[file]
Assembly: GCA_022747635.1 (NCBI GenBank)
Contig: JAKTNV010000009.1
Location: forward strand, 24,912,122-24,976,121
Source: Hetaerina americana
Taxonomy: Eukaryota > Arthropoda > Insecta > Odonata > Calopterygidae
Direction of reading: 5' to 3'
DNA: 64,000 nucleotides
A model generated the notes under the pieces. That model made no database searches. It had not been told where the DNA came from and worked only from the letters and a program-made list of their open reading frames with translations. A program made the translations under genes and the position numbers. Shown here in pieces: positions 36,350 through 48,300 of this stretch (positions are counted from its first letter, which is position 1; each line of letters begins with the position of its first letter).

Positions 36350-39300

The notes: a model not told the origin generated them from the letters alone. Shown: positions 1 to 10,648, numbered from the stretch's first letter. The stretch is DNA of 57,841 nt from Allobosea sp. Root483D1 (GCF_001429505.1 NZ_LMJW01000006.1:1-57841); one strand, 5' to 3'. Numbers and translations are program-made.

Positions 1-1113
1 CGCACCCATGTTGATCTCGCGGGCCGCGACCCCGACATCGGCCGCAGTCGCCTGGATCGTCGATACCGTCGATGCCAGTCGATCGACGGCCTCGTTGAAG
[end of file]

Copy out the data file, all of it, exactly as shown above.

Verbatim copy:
Assembly: GCA_022747635.1 (NCBI GenBank)
Contig: JAKTNV010000009.1
Location: forward strand, 24,912,122-24,976,121
Source: Hetaerina americana
Taxonomy: Eukaryota > Arthropoda > Insecta > Odonata > Calopterygidae
Direction of reading: 5' to 3'
DNA: 64,000 nucleotides
A model generated the notes under the pieces. That model made no database searches. It had not been told where the DNA came from and worked only from the letters and a program-made list of their open reading frames with translations. A program made the translations under genes and the position numbers. Shown here in pieces: positions 36,350 through 48,300 of this stretch (positions are counted from its first letter, which is position 1; each line of letters begins with the position of its first letter).

Positions 36350-39300

The notes: a model not told the origin generated them from the letters alone. Shown: positions 1 to 10,648, numbered from the stretch's first letter. The stretch is DNA of 57,841 nt from Allobosea sp. Root483D1 (GCF_001429505.1 NZ_LMJW01000006.1:1-57841); one strand, 5' to 3'. Numbers and translations are program-made.

Positions 1-1113
1 CGCACCCATGTTGATCTCGCGGGCCGCGACCCCGACATCGGCCGCAGTCGCCTGGATCGTCGATACCGTCGATGCCAGTCGATCGACGGCCTCGTTGAAG